The Republican Party's hostility toward, and outright denial of, climate change and science in favor of moneyed interests is put in a stark spotlight by recent massive natural disasters.
The Republican Party as a whole has made no secret of their antagonism toward science in general, and climate science in particular.
In contradiction to the vast majority of the world, the party remains largely beholden to a worldview which either rejects the concept of climate change altogether, or at least downplays the severity of it and the role that human activity plays in its exacerbation.
Donald Trump himself has referred to climate change as a "hoax," possibly perpetrated by China. And his utter disregard for the global environment was made clear by his proposed budget which targeted the health of the planet, and his decision to pull the United States out of the Paris climate accord.
The Wall Street Journal reports that, in recent weeks, hundreds of EPA staffers have retired, many of them accepting voluntary buyouts offered by the Trump administration as part of their overarching goal to shrink many government agencies down to nearly nothing.
And even as the nation is bearing the brunt of multiple massive natural disasters — disasters clearly influenced by climate change — many in the GOP are still more interested in siding with wealthy fossil fuel friends than with average citizens of the country.
As Vox reports, "Climate denial is less credible, but more powerful, than ever."
Right wing radio host Rush Limbaugh's conspiracy theories about hurricane warnings may seem laughable to most people, but they hold frightening sway with a large swath of the public. And they dovetail frighteningly with the many years of efforts by the fossil fuel industry to reject and bury the truth of climate science in order to protect their bottom line.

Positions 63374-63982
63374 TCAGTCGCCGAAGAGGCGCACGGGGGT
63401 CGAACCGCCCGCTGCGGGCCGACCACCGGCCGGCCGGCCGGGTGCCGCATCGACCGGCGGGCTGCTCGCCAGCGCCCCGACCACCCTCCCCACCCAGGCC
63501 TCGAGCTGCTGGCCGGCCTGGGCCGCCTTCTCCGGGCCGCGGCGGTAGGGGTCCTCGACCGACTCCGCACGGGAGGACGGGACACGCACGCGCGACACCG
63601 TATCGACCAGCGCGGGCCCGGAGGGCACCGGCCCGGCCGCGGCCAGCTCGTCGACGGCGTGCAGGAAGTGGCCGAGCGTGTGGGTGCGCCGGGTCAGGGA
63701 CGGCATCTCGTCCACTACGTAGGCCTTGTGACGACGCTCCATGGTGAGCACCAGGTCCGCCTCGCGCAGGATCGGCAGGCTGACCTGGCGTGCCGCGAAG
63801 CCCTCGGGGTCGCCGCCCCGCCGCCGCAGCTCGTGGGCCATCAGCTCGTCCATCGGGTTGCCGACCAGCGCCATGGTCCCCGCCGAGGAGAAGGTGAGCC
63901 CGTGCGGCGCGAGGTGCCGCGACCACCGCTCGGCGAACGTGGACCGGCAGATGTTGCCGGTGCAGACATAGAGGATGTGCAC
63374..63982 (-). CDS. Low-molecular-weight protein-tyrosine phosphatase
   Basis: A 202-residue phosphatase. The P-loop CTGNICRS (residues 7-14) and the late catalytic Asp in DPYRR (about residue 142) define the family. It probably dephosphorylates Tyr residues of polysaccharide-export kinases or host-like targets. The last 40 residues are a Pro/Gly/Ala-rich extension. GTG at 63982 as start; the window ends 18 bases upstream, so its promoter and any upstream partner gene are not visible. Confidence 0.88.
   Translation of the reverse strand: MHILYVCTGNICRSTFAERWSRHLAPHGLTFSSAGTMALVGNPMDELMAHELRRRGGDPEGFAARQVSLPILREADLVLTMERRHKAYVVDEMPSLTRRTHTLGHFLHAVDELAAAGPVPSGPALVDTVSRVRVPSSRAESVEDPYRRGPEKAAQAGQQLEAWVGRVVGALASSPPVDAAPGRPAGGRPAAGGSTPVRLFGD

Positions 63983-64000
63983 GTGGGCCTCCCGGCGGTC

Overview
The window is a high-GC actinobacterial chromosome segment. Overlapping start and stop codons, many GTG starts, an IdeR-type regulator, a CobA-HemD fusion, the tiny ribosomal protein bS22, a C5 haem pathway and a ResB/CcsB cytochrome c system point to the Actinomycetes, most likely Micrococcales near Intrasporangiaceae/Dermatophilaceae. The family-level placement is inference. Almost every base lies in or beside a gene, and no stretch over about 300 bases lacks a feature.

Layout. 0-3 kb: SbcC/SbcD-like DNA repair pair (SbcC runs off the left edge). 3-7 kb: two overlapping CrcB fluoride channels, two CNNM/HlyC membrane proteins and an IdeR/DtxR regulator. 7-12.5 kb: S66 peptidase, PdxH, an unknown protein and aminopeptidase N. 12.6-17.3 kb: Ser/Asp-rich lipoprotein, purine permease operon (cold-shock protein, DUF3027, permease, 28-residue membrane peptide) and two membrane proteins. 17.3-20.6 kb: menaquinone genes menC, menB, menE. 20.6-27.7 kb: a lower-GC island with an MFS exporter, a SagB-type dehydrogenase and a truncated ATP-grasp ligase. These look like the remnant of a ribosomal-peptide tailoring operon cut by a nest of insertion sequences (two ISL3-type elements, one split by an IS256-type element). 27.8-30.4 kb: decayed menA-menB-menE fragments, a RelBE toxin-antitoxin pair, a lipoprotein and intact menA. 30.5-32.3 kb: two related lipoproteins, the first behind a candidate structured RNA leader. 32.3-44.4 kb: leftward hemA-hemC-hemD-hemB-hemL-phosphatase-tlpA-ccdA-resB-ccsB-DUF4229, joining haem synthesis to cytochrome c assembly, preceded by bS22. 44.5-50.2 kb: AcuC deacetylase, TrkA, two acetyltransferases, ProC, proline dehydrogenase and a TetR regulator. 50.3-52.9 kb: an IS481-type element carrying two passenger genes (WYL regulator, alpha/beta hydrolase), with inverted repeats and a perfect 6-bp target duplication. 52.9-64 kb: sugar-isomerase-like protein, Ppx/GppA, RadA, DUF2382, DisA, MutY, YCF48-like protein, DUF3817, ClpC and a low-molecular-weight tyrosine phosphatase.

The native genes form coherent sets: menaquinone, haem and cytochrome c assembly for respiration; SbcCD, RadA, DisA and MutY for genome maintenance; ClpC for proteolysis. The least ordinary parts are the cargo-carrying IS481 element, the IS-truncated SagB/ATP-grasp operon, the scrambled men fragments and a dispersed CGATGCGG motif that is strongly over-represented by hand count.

And the Republican Party is happy to do their bidding.
As Tom Steyer, a leading environmentalist and the founder of the environmental advocacy organization Nextgen America, "The politicians who take the money from the fossil fuel interests and then lie about what's happening are now watching what's happened as a result."
"Of course they don't want to talk about climate change right now," Steyer notes, "because they're the people who have enabled the additional problems to happen."
In Steyer's troubling assessment, "this is like a drunk driver after an accident telling me, 'Let's not talk about drinking and driving.'"
But we must talk about climate change now: "Of course we're worried about the people — this is all about human tragedy. But don't come to me and say, 'I don't want to take responsibility for what I did.'"
As millions of people are displaced from their homes, and as lives are lost to these massive disasters, it is clearly far past time to confront the ravages of climate change and to protect the present and future populations from its growing dangers.
If Trump and the GOP really want to make America great, doing everything in their power to defend it from destruction by natural disasters — and to actually provide help and relief to victims — would be a good place to start.